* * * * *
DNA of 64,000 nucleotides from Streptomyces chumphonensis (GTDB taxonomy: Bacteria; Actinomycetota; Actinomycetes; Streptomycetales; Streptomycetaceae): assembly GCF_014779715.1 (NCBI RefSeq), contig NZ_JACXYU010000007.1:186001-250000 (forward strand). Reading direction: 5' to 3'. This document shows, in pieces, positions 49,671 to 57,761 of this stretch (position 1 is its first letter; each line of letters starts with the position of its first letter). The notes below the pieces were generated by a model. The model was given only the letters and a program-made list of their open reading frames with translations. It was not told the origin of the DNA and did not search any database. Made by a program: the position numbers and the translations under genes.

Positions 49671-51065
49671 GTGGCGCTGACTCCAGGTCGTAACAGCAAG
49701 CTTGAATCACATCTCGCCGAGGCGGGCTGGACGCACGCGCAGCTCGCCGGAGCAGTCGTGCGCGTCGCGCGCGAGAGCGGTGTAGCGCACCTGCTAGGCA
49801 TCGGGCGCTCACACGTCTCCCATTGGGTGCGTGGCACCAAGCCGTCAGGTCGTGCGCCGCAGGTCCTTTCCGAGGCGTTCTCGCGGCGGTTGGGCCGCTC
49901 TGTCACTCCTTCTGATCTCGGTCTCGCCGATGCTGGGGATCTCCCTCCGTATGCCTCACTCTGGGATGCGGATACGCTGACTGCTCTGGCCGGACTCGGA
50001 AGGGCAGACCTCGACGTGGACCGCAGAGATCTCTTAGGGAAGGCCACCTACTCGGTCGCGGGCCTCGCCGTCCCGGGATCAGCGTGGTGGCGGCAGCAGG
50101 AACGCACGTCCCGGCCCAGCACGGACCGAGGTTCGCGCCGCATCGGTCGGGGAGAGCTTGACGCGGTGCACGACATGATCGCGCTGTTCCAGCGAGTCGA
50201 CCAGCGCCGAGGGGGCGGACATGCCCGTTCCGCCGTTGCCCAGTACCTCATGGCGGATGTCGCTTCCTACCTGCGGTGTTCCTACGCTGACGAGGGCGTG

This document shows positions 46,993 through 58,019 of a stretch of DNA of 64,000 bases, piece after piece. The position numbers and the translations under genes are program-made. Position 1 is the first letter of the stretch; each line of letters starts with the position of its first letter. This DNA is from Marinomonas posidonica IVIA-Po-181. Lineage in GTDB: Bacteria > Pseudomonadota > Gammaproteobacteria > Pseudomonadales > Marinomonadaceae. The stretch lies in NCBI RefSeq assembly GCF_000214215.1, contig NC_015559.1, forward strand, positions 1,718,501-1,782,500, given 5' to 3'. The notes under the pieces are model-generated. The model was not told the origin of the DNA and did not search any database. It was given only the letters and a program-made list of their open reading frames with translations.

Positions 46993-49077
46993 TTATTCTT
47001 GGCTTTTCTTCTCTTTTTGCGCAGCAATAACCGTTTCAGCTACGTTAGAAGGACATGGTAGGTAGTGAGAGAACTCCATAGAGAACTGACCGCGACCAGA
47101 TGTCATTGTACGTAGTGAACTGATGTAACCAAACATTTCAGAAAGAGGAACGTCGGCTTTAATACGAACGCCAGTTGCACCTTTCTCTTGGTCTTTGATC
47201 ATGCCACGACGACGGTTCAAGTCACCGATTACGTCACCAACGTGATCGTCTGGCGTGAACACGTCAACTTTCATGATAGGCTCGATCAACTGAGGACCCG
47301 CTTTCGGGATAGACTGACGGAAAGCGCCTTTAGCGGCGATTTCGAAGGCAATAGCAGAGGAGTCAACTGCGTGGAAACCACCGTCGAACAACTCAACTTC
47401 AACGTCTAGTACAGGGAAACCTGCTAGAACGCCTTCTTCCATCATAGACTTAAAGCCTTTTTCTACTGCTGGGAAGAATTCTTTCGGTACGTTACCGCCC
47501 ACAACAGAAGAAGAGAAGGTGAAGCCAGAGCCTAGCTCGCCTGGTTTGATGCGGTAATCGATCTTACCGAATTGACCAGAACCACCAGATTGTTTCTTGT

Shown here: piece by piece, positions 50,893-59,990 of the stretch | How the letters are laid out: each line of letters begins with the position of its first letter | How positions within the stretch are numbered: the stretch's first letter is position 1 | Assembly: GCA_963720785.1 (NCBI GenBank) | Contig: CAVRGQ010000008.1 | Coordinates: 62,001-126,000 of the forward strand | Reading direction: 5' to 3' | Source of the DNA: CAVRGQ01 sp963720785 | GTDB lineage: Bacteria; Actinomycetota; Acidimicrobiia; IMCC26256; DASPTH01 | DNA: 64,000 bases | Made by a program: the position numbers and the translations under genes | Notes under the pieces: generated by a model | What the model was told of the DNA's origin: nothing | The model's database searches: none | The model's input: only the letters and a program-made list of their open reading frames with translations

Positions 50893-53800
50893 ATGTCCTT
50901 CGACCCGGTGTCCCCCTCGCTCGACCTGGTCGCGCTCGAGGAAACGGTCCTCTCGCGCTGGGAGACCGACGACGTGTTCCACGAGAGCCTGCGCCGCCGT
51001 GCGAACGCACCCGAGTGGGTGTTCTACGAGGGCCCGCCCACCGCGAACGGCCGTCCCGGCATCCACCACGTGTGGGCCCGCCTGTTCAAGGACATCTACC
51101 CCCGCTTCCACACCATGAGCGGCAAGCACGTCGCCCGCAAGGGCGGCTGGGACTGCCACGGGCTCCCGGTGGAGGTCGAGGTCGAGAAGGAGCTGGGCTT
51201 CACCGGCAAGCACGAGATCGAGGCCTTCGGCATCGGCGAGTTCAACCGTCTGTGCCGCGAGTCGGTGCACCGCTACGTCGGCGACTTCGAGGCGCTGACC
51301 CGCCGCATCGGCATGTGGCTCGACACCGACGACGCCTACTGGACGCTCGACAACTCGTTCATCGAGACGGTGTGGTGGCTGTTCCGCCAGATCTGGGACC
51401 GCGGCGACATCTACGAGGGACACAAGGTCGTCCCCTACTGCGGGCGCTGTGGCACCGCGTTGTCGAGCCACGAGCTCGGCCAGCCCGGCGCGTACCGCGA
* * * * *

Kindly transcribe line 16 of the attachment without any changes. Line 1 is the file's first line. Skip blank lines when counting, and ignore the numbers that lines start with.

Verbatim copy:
47301 CTTTCGGGATAGACTGACGGAAAGCGCCTTTAGCGGCGATTTCGAAGGCAATAGCAGAGGAGTCAACTGCGTGGAAACCACCGTCGAACAACTCAACTTC